Docstoc

TGM1 Pigeon pea - Garden Organic

Document Sample
TGM1 Pigeon pea - Garden Organic Powered By Docstoc
					               Green Manures No. TGM1

               Pigeon pea, Cajanus cajan


Green manures are plants which are grown mainly for the benefit of the soil.
They can be grown as part of a rotation or in an intercropping system to build
soil fertility, or as a cover crop to protect bare soil from erosion. Full details
on the benefits and practice of using green manures can be found in
HDRA’s booklet ‘Green manures/Cover crops’.




Cajanus cajan is also known as
red gram, congo pea and
no-eye pea.




Growing conditions
•   Annual rainfall: 400mm to 1,000mm. Some varieties are remarkably drought
    resistant and can survive annual rainfall as low as 65mm.

•   Altitude: It grows best at altitudes up to 2,000 metres.

•   Temperature: The preferred range is between 18° C and 29° C. Some
    varieties are frost tolerant.

•   Soil type: The most suitable soil type is between pH 4.5 to pH 8.4. Pigeon
    pea tolerates a wide range of soils.

Nitrogen fixation
Pigeon pea is a legume. This means that it has nodules on its roots which
contain bacteria. These bacteria take nitrogen from the air. This is known as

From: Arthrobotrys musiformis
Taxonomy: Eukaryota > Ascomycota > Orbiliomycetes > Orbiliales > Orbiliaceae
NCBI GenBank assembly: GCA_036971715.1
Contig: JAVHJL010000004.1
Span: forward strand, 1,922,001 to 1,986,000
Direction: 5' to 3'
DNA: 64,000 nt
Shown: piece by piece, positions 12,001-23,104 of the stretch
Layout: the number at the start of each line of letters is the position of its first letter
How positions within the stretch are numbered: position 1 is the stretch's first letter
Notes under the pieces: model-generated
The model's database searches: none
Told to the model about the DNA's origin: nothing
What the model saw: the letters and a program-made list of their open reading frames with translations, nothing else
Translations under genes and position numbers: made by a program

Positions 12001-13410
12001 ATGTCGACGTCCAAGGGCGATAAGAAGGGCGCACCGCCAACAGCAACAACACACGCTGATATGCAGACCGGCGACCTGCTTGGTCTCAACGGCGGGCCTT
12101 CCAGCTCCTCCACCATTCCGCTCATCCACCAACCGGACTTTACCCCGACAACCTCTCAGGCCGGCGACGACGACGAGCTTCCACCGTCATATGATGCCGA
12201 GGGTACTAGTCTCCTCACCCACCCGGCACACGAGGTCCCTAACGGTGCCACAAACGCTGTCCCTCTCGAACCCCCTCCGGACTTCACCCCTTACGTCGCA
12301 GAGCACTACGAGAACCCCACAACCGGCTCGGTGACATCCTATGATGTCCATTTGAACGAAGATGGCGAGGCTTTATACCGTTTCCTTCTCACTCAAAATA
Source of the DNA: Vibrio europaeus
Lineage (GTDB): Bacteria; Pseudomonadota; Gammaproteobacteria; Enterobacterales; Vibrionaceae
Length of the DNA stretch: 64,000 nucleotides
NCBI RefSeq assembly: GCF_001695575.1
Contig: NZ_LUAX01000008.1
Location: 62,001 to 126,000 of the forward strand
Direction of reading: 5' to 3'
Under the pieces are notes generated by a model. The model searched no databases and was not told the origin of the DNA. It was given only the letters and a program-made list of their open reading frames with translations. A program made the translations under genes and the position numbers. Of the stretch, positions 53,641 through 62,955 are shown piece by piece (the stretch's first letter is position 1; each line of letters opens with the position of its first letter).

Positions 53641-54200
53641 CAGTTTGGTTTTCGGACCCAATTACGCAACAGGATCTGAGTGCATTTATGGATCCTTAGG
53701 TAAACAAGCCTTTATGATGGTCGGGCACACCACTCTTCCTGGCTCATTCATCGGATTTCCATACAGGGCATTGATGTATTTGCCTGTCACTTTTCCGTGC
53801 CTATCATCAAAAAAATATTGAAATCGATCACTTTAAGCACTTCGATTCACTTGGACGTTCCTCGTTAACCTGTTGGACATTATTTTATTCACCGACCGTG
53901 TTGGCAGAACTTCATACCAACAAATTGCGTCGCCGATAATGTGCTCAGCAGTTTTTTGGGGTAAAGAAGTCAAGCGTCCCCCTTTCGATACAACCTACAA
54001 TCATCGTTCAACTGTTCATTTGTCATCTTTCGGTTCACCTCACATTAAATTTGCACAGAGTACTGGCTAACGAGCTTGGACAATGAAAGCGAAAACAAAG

nitrogen fixation. The plant uses this to grow and when the legume is dug into
the soil, the extra nitrogen is made available to the next crop.

Cultivation
Sow 9 to 22kg of seed per hectare. Sow the seed 2.5 to 5cm deep in rows 30 to
60cm wide and of any length. Alternatively you can broadcast sow the seeds.




                                                                   HDRA No. TGM1
Growth form
Pigeon pea is a perennial woody shrub but it can be grown as an annual.

Recommended application
It can be grown as an annual cover crop to suppress weeds, add fertility and
control erosion.

It can be grown in a perennial alley cropping system (trees and crops planted
together in rows) as a long term green manure. The foliage should be cut at 1
metre high for use as a mulch at the beginning of the growing season or for
digging into the soil. The leaves are also commonly used as fodder for livestock.

Human food

Pigeon pea green seeds and pods can be used as a vegetable. Ripe seeds are
a source of flour or they can be split (dahl) and used in soups or stews. Pigeon
pea seeds contain as much as 22% protein.




Produced by the Tropical Advisory Service, June 2000


         HDRA - the organic organisation, Ryton Organic Gardens Coventry, CV8 3LG, UK
        Tel: +44 (0)24 7630 3517 Fax: +44 (0)24 7663 9229 Email: ove-enquiry@hdra.org.uk
                                 Website: http://www.hdra.org.uk
This leaflet is a compilation of scientific research and farmers’ experiences from various sources. A
list of these sources and other publications on organic farming are available from HDRA. This
material may be reproduced freely for non-profit making purposes. We are thankful for the support of
the Charlton Community Development Trust in the production of this leaflet.

				
DOCUMENT INFO
Shared By:
Categories:
Stats:
views:54
posted:5/15/2011
language:English
pages:2